The result of Dominik’s approach (and I am limited in what I can say by my unwillingness to spoil the film for future viewers) is a biographical study of a significant Australian figure that distances itself from the tainted obligations of biography and history in general. Dominik’s film is about the process of understanding and grappling with the past, without ever having the ability to truly know it.

To finish off, here is one of the few scenes I could find online that didn’t compromise the film for those who hadn’t seen it. Enjoy…

James Curnow is an obsessive cinephile and the owner and head editor of CURNBLOG. His work as a film journalist has been published in a range of print and digital publications, including The Guardian, Broadsheet and Screening the Past. James is currently working through a PhD in Film Studies, focused primarily on issues of historical representation in Contemporary Hollywood cinema.

17 thoughts on “History and the movies: How to avoid telling lies and getting it wrong

  1. ‘This could have been a great film if it were not so long. After a while the journey starts to flag, and the early promise is lost. However, on the plus side, the cinematography is sumptuous, and the period feel never lacks authenticity. If anything, Brad Pitt is not at his best in this film, the most satisfying performances coming from the supporting actors. Not really in the Cowboy genre, the film conveys a time of change for the Old West, and it does that well.’ (3 stars)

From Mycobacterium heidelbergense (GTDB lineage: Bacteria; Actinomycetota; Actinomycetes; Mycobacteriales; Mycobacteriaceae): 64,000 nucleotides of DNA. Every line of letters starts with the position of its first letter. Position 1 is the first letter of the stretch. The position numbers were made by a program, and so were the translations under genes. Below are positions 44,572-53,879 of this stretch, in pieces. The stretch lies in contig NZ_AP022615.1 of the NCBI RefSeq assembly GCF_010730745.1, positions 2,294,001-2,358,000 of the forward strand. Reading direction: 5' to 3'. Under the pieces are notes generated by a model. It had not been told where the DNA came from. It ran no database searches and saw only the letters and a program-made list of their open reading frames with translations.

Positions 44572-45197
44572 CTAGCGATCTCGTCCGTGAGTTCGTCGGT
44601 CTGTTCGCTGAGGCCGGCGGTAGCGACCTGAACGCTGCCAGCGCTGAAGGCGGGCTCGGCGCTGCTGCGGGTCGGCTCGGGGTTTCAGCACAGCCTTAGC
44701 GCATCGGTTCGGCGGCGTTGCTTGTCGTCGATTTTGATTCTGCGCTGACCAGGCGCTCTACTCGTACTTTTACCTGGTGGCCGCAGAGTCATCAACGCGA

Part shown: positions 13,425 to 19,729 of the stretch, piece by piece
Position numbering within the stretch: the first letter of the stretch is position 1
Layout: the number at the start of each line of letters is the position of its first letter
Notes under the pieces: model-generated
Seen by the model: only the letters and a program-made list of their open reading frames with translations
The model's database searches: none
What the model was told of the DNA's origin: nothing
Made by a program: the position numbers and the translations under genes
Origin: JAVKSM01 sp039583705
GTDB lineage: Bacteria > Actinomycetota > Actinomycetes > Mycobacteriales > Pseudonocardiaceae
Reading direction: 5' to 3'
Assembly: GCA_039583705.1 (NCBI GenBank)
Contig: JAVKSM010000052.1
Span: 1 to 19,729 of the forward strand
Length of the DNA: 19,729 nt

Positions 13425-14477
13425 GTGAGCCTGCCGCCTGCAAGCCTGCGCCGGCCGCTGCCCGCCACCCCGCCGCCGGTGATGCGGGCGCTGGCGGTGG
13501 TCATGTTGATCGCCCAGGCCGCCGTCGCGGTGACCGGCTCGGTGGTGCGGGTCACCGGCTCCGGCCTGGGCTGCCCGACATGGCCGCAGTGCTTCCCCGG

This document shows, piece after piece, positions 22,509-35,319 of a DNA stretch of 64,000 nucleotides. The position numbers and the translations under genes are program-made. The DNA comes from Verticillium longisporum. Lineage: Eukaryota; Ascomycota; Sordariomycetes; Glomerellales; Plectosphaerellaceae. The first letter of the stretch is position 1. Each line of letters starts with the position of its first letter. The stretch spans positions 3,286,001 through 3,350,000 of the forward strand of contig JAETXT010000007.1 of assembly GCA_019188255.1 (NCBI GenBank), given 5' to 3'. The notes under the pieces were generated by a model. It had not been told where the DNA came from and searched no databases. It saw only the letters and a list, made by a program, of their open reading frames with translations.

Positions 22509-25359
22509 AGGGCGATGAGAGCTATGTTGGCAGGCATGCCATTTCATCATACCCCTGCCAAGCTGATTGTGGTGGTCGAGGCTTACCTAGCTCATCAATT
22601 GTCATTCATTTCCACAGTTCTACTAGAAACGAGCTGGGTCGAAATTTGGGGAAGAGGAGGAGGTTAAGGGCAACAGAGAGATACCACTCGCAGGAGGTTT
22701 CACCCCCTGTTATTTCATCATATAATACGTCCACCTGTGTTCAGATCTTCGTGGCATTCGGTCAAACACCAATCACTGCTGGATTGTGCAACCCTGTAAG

The above is a copy of my short review of ‘ The Assassination of Jesse James…etc’ from the Amazon website. As you can see, like many of its detractors, I thought the film too protracted for its own good. I agree about ‘Chopper’, though I always have a slight problem, with the possibility of a violent thug achieving celebrity status as a ‘film star’, albeit portrayed by an actor. As always, your piece is well-considered, cleverly researched, and thoughtful. The comment about you doing your ‘Honours Thesis’ explains a lot! I agree with the appraisal of Heavenly Creatures’ by another commentator, and I was delighted to see a mention of ‘Walker’, from you, a sure sign of your pedigree. I fail to understand why so much is said about ‘The Social Network’ though. I cannot think of another film that I would go out of my way to avoid, at all costs.
    Regards as ever, Pete, Norfolk.

  2. You should read some of Robert Rosenstones texts on history on film.

    Personally I really love Peter Jackson’s “Heavenly Creatures” that is based on a New Zeeland murder case from the 50s. Really recommend it.

    On history I agree. Film can’t recreate history. Nothing can. The accuracy that would be needed to be a truly historical reenactment can only happen if one actually lived the event. However, interpretations of history is a whole other deal.

  3. You are absolutely right, but myths are a concept used for millenia to describe larger concepts that cannot be explained factually. Religions and cultures do it all the time. And yes, I do prefer for films to question rather than answer, that is why I enjoyed Prometheus so much.